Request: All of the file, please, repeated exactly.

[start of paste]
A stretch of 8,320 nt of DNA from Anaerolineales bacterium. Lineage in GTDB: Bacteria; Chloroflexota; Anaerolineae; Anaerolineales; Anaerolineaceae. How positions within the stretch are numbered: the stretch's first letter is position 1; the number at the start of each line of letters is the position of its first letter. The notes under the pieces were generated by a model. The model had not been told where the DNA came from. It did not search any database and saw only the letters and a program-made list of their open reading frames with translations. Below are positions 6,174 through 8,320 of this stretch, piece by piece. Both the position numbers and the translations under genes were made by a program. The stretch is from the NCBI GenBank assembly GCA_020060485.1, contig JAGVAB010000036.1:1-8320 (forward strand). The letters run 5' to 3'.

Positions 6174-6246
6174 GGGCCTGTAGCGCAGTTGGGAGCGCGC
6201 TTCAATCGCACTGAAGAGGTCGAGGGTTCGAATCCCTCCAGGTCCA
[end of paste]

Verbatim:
A stretch of 8,320 nt of DNA from Anaerolineales bacterium. Lineage in GTDB: Bacteria; Chloroflexota; Anaerolineae; Anaerolineales; Anaerolineaceae. How positions within the stretch are numbered: the stretch's first letter is position 1; the number at the start of each line of letters is the position of its first letter. The notes under the pieces were generated by a model. The model had not been told where the DNA came from. It did not search any database and saw only the letters and a program-made list of their open reading frames with translations. Below are positions 6,174 through 8,320 of this stretch, piece by piece. Both the position numbers and the translations under genes were made by a program. The stretch is from the NCBI GenBank assembly GCA_020060485.1, contig JAGVAB010000036.1:1-8320 (forward strand). The letters run 5' to 3'.

Positions 6174-6246
6174 GGGCCTGTAGCGCAGTTGGGAGCGCGC
6201 TTCAATCGCACTGAAGAGGTCGAGGGTTCGAATCCCTCCAGGTCCA